the media


As the "fourth estate" of democracy and the centerpiece of American culture, the media is a frequent battleground between those who'd like the government to control the media more, those who prefer greater freedom for the media and those who, paradoxically, want the government to protect the media's freedom. In recent years, lawmakers have debated how much reporters should be shielded from revealing their sources, how much broadcasters should be fined for naughty content and how much the FCC should restrict media corporations from buying up news sources. On this page, you'll find basics on the last two issues.

Media ownership

Arguing that cable, digital TV and the internet have radically changed the media playing field in the US, the Federal Communications Commission decided in 2003 it was time to loosen the old rules on media ownership (see the chart below). A motley crew of advocates, from MoveOn to the NRA, banded together to stop the 2003 FCC changes (through political pressure and lawsuits) – but Congress ended up easing some of the regulations itself, albeit more gently.

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network decency

Bill in Brief

After America got a glimpse of Janet Jackson's nationally televised "wardrobe malfunction" in 2004, Congress started on a mission to increase fines for networks that didn't follow decency rules.

A couple of years on the House and the Senate finally passed and "indecency" bill that raises the amount a network can be fined for a decency violation - up from $35,000 to $325,000. The bill was signed by the president in June 2006.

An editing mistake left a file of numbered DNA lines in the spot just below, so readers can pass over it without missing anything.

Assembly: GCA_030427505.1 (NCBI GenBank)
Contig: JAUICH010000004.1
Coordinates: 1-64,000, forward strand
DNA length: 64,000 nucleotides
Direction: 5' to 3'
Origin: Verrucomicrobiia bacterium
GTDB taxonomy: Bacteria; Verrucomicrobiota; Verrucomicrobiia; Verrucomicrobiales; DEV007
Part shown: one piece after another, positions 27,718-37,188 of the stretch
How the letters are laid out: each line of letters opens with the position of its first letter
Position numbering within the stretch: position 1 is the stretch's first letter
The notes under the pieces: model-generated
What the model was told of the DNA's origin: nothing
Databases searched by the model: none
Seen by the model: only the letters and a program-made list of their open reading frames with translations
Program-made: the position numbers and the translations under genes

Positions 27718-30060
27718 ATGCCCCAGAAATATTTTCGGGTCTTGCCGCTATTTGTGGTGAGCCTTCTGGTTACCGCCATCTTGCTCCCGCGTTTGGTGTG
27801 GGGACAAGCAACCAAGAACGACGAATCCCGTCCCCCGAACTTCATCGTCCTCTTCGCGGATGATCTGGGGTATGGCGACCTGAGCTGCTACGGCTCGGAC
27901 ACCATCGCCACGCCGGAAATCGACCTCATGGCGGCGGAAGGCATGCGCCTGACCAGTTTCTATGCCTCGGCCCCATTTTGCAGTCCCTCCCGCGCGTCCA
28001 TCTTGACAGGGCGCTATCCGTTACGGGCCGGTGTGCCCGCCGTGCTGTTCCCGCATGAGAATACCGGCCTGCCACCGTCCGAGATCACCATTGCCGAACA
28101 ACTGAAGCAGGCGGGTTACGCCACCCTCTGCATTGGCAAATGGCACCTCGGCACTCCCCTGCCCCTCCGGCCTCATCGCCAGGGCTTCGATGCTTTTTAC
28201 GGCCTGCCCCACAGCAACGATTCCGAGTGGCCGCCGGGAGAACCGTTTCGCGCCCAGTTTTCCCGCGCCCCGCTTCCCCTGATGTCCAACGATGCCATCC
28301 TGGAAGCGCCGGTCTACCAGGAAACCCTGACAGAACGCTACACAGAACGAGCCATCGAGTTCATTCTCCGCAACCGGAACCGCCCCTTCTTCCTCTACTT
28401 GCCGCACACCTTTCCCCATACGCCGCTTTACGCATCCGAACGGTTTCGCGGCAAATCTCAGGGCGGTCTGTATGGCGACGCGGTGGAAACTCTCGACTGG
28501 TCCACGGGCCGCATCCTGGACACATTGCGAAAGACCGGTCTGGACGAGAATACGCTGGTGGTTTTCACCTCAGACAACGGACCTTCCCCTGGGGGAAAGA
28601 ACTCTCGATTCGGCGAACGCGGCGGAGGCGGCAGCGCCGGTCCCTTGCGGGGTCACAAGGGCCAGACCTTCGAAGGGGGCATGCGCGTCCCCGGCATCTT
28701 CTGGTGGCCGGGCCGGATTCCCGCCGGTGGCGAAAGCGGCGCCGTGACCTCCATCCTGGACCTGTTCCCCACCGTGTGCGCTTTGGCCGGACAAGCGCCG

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telecom bill

Bill in Brief

The House passed a broad revamp of the Telecommunications Act in June 2006 - which never made its way through committee in the Senate before the 2006 elections. Now with a shift in leadership in 2007, it's possible the Dems will scrap much of the bills and start from scratch.

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internet neutrality

Issue in Brief

Everyone seems to be talking about internet neutrality. From the ‘father of the internet,' Vint Cerf (who testified before congress on the subject) to Senator Clinton, to a whole chorus of think tanks, newspapers and blogs, ‘net neutrality' has become quite the buzzword lately. Many want to write it into law, others want think Congress should keeps hands off, but few seem to know exactly what it is.

Really important background info: there's some stuff you've just got to know first.

  • Telecommunications companies (think Qwest, AT&T, or Verizon) and internet service providers (ISPs, like Comcast, Time-Warner Cable, and others) own most of the backbone of the internet. All ‘net traffic goes through their cables.

  • When we buy internet access, we either buy it from these companies, or from another company that does. When a ‘web content provider (like Amazon, Yahoo, or even citizenJoe) buys internet access, it works in exactly the same way—they just pay more for a connection that can carry more data.

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